Have you wanted to “go green” but don’t know where to begin? One way is to get expert advice at a Green Living Workshop.
The workshops are part of the educational program at Solana Center for Environmental Innovation. Since its founding in 1983, the nonprofit group in Encinitas has been a local leader in protecting the planet.
Next month’s Green Living Workshop is all about creative and colorful succulent landscapes. And where better to hold the workshop than at San Diego Botanic Garden? Succulents are among the many, many plants in the Garden’s collection. I am signed up to attend the workshop at 10 a.m. Sept. 20 at 230 Quail Gardens Drive, Encinitas.
Two presenters, Melissa Teisl and Jon Hawley of Chicweed Landscape Design, will share tips on how to design a garden, how to incorporate succulents into an existing landscape and how to save a lot of water while you’re doing it. Water conservation – a timely subject during California’s historic drought – is the topic of Green Living Workshops in October (Gray Water Demystified) and November (Watershed Gardens: How to Retain Water and Reduce Runoff Pollution).
A workshop in June covered barn owl nesting boxes. In July, attendees sorted out the facts and fiction of household solar energy generation. Another workshop covered backyard chickens.
The workshops are short and get right to the point.
“It’s just an hour out of your day,” said Jamie Higgins, the Center’s communications coordinator. “What we try to do is present topics people are interested in. We bring in experts and they are able to answer a lot of questions.”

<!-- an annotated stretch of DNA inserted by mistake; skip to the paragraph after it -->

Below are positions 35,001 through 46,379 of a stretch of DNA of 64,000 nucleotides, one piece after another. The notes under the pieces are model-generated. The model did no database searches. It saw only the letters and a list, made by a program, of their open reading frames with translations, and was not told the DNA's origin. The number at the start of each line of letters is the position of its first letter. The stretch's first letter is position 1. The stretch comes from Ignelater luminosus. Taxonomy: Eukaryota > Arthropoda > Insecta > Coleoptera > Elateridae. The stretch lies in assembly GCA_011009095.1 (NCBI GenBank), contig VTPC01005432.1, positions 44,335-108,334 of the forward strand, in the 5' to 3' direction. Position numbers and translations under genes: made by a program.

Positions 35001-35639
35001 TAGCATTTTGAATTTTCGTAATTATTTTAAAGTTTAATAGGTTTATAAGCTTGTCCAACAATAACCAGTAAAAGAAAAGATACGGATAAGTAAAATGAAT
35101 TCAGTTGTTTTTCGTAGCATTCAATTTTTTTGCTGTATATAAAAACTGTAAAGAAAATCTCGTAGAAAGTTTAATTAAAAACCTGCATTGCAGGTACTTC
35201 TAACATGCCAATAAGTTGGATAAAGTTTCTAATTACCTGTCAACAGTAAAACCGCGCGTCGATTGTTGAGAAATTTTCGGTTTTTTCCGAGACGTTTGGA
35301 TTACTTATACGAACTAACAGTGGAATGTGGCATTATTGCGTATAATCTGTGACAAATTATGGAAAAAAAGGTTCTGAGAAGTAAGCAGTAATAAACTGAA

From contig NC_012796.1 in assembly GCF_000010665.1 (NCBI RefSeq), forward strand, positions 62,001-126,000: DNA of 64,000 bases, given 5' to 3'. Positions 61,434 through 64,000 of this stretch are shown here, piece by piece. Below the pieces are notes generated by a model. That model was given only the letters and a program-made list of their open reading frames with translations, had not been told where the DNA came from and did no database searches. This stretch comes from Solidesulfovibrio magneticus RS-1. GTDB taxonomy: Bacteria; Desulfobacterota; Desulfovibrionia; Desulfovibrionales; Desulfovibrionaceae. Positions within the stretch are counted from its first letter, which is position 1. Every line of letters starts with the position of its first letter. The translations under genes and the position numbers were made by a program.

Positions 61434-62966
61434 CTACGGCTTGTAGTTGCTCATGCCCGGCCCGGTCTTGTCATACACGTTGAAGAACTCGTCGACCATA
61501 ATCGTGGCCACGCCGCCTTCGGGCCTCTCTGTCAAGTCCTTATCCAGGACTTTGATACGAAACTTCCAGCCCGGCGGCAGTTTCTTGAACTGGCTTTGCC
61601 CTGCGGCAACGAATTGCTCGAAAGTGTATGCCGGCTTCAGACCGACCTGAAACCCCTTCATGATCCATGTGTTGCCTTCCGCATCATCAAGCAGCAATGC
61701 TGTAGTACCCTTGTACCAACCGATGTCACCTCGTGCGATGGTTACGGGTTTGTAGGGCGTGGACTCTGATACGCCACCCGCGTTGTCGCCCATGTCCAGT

I appreciate the Solana Center using the workshops to promote local businesses and the relevant goods and services that they provide. I also appreciate how the Solana Center reinvented itself from a hauling company to one devoted to environmental education.
Starting in 1983, the nonprofit agency known as Solana Recyclers operated a fleet of trucks, which lumbered through the streets of Encinitas, Solana Beach and Del Mar. As a pioneer of the county's first curbside recycling program, the company emblazoned its name and logo on its vehicles and on the green and yellow recycling buckets it distributed to every household. That made the nonprofit company unavoidably visible. Its purpose was easy to understand and so was its name: Solana Recyclers.
In 1996, Solana Recyclers got out of the curbside recycling business and turned its focus toward education. Today, local children might recognize the company as the one that leads talks in their schools about pollution prevention. The presentations about household hazardous waste teach children about the harm detergents, oils and pesticides can cause to the ocean, rivers and lagoons.
At the center's modest headquarters on county-owned property in Encinitas, people can attend composting workshops and purchase containers for growing worms. I hope you will join me on Sept. 20 at the San Diego Botanic Garden for the succulents workshop. Green living is easy and good for us, too!